Engineering Windows 7

Welcome to our blog dedicated to the engineering of Microsoft Windows 7

Our Next Engineering Milestone: RTM

Our Next Engineering Milestone: RTM

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Today marks an important milestone in the Windows 7 project. The Windows 7 team is proud to share with you that a short while ago we have started to release Windows 7 to PC OEM and manufacturing partners. This means our next major milestone will be the availability of PCs loaded with Windows 7 and store shelves stocked with Windows 7 on October 22, 2009.

This is a milestone we could not have achieved without the broad participation across the PC Ecosystem we have talked so much about on this blog. Windows 7 is a product not just of Microsoft, but of a whole industry of partners of all kinds. Throughout the development of Windows 7 we’ve seen an incredible engagement from so many people that have contributed to making the Windows 7 engineering project one we, collectively, feel good about. The feedback and collaboration throughout the development of Windows 7 has been outstanding and valuable beyond measure. This work has created the kind of experience so many of you have talked about in this blog—the ability to use a broad range of PC hardware and peripherals with a great setup and out of box experience. On behalf of the Windows team and all of the successful installations and device connections, please let me extend an incredible “thank you” to all of our hardware partners who have done such excellent work.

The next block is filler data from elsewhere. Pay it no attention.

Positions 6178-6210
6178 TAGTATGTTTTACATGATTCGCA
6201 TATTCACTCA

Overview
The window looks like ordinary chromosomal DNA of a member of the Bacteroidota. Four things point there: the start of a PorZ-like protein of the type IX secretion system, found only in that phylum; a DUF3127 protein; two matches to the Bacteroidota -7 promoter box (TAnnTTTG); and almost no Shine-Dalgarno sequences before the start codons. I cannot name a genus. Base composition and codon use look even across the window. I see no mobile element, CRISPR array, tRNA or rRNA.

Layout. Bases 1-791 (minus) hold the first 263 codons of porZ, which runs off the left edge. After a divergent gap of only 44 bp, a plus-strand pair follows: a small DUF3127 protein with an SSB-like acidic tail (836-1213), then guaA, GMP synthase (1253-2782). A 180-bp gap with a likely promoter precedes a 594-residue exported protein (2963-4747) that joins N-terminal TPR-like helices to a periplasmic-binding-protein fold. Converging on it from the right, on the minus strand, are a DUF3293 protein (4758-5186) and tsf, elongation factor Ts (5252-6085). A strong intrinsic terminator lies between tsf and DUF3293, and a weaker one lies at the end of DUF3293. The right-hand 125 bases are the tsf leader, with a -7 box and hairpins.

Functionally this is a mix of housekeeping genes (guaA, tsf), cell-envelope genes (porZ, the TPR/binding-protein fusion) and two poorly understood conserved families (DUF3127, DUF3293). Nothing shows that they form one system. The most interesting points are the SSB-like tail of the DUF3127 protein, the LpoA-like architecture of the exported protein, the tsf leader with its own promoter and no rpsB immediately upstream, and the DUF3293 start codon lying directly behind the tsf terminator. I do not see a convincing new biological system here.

Windows 7 has also been one of the most broadly and deeply tested releases of software we have ever had. Starting with a pre-beta in October of 2008 with a few thousand developers using Windows 7 at the earliest stages, through the Beta, and then the Release Candidate in May when we have had millions of people successfully running the product (and many on multiple PCs). As we have discussed in this forum, the ongoing depth usage of Windows 7 along with the breadth and variety of hardware and software configurations has provided (and will continue to provide) the key tools to make sure we continue to deliver ever-improving Operating System quality.